Men Who Are Worried About a ‘Baby Bust’ Should Try Talking to Women by Erin Ryan
The notion that forced confinement leads to a spike in fertility rates has been debunked several times over.
There was no “blackout baby” surge nine months after New York City lost power for 10 hours in 1965. Evidence of “Hurricane Sandy babies,” “blizzard babies” and even “9/11 babies” has been apocryphal at best.
Despite stories suggesting otherwise, statistics show that disaster baby booms are urban legends since storms and blackouts don’t cause couples to throw caution and contraception to the wind.
And yet, here we are more, more than half a million deaths later, again scratching our heads over the fact that a serious interruption of everyday life didn’t cause couples nationwide to throw caution and contraception to the wind.
…I put “alarming” in scare quotes because many aspects of this conversation are irksome.
First, while falling fertility rates might be bad for the mathematics of the economy, they tend to be good for women, the people who are biologically tasked with actually giving birth.
Higher education and income tends to correspond to having fewer children, and women with fewer children also tend to be healthier themselves, and have healthier families because there are fewer people sharing finite resources.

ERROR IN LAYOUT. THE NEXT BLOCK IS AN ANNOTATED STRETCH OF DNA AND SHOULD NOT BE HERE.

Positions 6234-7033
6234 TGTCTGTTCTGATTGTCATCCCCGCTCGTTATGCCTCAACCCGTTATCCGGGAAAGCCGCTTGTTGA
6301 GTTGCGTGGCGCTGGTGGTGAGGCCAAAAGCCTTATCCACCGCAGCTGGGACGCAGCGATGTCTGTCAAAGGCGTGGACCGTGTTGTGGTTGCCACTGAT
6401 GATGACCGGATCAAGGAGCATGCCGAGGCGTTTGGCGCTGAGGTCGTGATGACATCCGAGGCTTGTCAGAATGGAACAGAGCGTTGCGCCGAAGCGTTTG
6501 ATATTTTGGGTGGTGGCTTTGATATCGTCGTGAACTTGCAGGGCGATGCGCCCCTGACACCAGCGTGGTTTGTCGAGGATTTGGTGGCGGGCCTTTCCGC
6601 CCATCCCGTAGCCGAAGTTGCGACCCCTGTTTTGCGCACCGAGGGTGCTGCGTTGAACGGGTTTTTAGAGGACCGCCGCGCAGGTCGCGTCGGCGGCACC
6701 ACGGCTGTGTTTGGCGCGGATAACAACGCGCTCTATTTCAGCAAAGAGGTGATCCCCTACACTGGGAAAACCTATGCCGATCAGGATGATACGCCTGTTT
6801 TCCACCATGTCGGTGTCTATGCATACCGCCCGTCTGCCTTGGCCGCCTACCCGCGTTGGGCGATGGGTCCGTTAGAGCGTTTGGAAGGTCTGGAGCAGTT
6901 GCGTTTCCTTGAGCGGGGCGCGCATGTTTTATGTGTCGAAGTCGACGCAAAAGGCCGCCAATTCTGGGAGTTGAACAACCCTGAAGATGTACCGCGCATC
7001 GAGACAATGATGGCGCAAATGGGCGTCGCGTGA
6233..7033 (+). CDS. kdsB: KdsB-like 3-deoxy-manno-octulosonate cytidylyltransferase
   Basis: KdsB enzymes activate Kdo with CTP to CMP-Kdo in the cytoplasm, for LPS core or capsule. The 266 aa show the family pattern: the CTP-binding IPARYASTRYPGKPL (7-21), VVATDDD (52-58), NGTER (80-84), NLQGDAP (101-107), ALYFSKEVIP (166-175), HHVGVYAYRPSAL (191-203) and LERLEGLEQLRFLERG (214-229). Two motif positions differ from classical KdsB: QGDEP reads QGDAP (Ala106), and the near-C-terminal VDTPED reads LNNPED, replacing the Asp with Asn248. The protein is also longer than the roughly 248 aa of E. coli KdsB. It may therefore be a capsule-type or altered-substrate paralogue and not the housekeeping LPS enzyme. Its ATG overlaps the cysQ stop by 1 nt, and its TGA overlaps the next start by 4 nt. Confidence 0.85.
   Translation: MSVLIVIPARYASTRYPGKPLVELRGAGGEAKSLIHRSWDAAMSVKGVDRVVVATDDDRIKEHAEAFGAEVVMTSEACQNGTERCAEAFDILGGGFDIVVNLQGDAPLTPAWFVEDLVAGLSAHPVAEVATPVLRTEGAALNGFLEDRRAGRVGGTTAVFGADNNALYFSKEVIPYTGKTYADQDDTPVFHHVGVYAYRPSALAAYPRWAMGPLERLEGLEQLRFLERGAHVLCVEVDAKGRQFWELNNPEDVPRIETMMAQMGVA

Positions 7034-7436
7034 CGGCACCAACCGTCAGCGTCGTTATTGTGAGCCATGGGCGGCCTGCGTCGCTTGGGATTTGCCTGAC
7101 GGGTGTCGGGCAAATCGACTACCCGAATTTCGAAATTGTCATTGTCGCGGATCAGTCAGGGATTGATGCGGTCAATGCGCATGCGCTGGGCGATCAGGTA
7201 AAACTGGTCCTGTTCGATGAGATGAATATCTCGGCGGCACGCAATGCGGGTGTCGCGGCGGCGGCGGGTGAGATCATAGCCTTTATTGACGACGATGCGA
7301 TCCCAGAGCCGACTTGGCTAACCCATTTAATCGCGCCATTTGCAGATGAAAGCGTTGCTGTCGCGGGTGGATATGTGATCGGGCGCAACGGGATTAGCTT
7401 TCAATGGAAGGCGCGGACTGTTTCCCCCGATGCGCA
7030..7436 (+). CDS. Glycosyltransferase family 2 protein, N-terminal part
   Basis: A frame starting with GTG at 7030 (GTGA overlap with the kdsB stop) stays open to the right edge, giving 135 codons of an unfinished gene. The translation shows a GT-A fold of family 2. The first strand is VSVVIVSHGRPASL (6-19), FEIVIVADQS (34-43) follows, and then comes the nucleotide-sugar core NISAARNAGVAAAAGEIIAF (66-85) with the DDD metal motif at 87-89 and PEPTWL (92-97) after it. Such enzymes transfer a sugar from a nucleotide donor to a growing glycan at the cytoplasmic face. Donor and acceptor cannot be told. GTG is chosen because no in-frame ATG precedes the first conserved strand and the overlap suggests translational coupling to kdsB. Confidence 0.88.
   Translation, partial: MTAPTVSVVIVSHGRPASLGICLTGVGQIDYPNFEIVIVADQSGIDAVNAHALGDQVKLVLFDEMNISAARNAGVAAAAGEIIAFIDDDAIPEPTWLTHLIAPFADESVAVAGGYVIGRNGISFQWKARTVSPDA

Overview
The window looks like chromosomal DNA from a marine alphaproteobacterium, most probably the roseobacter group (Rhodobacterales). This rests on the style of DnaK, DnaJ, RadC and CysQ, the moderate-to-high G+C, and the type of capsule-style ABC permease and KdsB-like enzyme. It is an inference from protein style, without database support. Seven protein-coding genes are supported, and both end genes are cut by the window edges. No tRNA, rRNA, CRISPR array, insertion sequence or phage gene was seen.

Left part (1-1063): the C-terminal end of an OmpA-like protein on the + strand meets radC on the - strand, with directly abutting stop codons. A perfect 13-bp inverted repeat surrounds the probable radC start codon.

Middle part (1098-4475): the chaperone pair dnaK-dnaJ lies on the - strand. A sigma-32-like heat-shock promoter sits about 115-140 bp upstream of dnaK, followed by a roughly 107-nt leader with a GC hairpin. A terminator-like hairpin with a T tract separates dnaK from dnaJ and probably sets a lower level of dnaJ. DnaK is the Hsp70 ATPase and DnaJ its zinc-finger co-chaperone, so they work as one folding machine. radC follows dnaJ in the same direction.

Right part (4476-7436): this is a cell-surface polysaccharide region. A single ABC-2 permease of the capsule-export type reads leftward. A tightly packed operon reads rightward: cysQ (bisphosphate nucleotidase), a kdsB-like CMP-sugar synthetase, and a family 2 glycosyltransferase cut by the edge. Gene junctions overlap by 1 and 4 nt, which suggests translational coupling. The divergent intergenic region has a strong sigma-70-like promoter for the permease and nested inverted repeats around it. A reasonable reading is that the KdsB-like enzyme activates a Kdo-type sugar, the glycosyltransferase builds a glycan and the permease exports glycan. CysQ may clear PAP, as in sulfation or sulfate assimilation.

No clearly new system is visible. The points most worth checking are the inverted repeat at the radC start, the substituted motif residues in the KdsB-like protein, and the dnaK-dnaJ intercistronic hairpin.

And, speaking of resources, human beings tend to use an awful lot of resources, and introducing fewer of them into an overtaxed ecosystem is good for the environment.
Healthier women, less starvation, less stress on the environment—none of this is bad. But research has shown that there are women in the world who would like to have more children, but who choose not to because of reasons beyond their control.
Maybe having more children is too expensive where they live, or too much of a health risk given the availability of reproductive health care.
Here in the U.S., shouldering the expense of health care during pregnancy and childbirth, plus affording a single-family home in a market bloated by investor speculation, plus affording childcare, plus paying off student loan debts while saving for the future impossibly expensive education of a child is a pretty impossible ask for couples that don’t enjoy the benefits of generational wealth.
If boosting the birth rate is essential to stave off economic catastrophe, then why aren’t more economists arguing in favor of making the work of motherhood more attractive for women?